It seems that everybody I talk to these days has a website, or is about to start up a website. I think it’s great that there are so many creative people out there with so much to share, say or sell, but what isn’t so great is how unprotected many of those sites are. In the past two months we’ve had five new clients whose WordPress sites were hacked, corrupted or otherwise compromised. In each instance, a complicated, time-consuming and ultimately costly reconstruction process was necessary to restore these sites to their previous functionality. Most of this could’ve been prevented had the site owners followed a few simple steps to insulate their sites from potential disaster.
Strong User Name & Password
This is as elementary as it gets, but you’d be surprised how often it’s overlooked. Here’s the thing, when it comes to securing your website, make your user name as cryptic as your password. The most recent user name I had for this website was “nxsTiwzrqs2QEJRL4K9F9WY” which I’m comfortable sharing here because the new user name is equally secure. Keep in mind a Wordpress user name can only be letters and numbers, but a password can have symbols in it, so when you’re creating your password, make sure it’s something like “4/r&9iu4Y8pUodK6ZFBE.mq” because nobody is cracking that any time soon. Don’t fear, you can still set the display name for your posts to your actual name.
As always, here’s my usual recommendation to buy the indispensable 1Password app for creating, storing and entering secure passwords. It’s truly a must-have app. Buy it now from the App Store.
Seriously, buy it. It’ll change your life.
From the security logs I’ve seen these past few months, when it comes to hacking attempts, the most commonly used guessed username is “Admin” time and time again. If your site’s user name is “Admin,” before reading any further, open up a new browser tab, log into your site admin, create a new user account with a secure user name and admin privileges, log out from the old admin and in with the new and delete that Admin user. This is the weakest point in your security setup, and there’s just no reason for it.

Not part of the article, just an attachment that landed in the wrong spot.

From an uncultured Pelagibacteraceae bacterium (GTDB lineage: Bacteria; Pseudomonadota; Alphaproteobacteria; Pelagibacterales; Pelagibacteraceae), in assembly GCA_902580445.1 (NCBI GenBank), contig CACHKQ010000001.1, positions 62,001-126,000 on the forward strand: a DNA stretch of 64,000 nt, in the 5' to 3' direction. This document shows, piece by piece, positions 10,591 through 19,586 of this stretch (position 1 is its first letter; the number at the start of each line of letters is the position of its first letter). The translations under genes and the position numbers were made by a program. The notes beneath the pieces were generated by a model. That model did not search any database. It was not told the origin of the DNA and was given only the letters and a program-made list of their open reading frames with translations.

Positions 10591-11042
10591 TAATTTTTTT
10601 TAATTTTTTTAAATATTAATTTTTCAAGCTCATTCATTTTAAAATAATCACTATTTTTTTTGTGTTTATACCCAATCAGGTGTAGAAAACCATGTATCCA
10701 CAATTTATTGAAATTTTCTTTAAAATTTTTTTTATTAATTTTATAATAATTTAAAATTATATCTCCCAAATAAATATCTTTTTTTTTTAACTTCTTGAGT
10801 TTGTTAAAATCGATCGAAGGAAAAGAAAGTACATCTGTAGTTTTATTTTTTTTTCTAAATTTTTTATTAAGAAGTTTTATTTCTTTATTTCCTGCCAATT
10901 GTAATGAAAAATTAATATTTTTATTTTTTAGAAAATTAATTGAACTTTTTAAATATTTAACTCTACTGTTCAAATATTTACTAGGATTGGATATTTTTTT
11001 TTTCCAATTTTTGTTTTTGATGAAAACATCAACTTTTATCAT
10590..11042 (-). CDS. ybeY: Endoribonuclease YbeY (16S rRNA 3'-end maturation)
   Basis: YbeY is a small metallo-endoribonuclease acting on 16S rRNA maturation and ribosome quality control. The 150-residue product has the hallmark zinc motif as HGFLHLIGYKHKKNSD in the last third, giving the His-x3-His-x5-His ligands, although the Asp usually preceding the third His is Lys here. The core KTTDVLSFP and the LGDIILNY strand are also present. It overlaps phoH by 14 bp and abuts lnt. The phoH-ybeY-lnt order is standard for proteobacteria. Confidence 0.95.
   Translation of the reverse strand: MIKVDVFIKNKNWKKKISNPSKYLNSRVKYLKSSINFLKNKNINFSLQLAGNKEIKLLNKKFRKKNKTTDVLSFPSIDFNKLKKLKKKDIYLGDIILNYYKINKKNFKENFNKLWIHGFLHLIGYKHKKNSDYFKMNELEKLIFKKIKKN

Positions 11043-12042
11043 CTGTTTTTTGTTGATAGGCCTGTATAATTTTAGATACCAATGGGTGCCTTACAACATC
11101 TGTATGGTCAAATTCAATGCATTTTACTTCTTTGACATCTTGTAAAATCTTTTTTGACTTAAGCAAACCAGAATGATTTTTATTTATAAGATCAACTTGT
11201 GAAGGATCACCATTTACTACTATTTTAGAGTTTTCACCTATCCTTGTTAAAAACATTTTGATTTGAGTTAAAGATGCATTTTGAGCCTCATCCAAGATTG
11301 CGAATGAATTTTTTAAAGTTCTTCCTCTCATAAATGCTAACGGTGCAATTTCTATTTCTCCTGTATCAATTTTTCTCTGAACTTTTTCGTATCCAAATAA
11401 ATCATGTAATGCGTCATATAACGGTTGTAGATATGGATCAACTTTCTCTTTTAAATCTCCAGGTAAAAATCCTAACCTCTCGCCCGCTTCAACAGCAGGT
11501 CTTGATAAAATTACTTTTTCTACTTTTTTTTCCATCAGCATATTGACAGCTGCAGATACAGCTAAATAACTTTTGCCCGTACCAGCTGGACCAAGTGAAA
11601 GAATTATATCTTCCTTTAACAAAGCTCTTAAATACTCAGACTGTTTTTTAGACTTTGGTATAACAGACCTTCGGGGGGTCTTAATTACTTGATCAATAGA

Like all the other data in your life, you need to backup your site regularly. The same rule of thumb applies here: back up as often as you can afford to lose data. If every day’s post or content update to your website is vital, then you need to back up every single day. If you only post once a week, perhaps you can get away with weekly backups. Whatever the schedule is, you must backup your site, because this is your first and most valuable resource if your site gets hacked or corrupted.
Updraft Plus is a free plugin that can automate the backup process, and store your backups on a multitude of cloud services (Dropbox, Google Drive, Amazon S3, etc.). It’s truly set it and forget it, and in the event of a catastrophic problem, Updraft Plus can get your site up and running again in mere minutes. The value of this can’t be overstated if you rely on your site daily to attract customers, manage your business, or even just share your thoughts with the world.
There are numerous comparable plugins, and your hosting provider may even offer a similar service. What’s key to be aware of is how long your hosting service stores backups (often 30 days, but your provider may vary). This means you need to be vigilant and keep tabs on your site’s wellbeing so that you’re always comfortably inside the deletion window. It does’t do you much good to have 30 days of backup if your site got damaged 35 days ago and every stored backup is of your compromised site. It also does’t help if you have a 30 day backup window, realize your site was compromised on day 20 and spend two weeks waiting to resolve your issue, and again you’re on day 34 and only have useless backups. Time is of the essence here, so act quickly to restore your site from a backup as soon as you’re aware a problem exists.
With over 12 million installs to date, Wordfence is one of the premier security plugins for WordPress. Available in both free and premium versions, Wordfence is an excellent defensive barrier against hacking attempts, malware infestation and other unsavory attacks on your site. Best of all it’s a set it, and forget it plugin, that once it’s up and running, it’ll automatically do its thing with no involvement from you. There are a wealth of customization settings you can configure during your initial install, but after that it’s smooth sailing.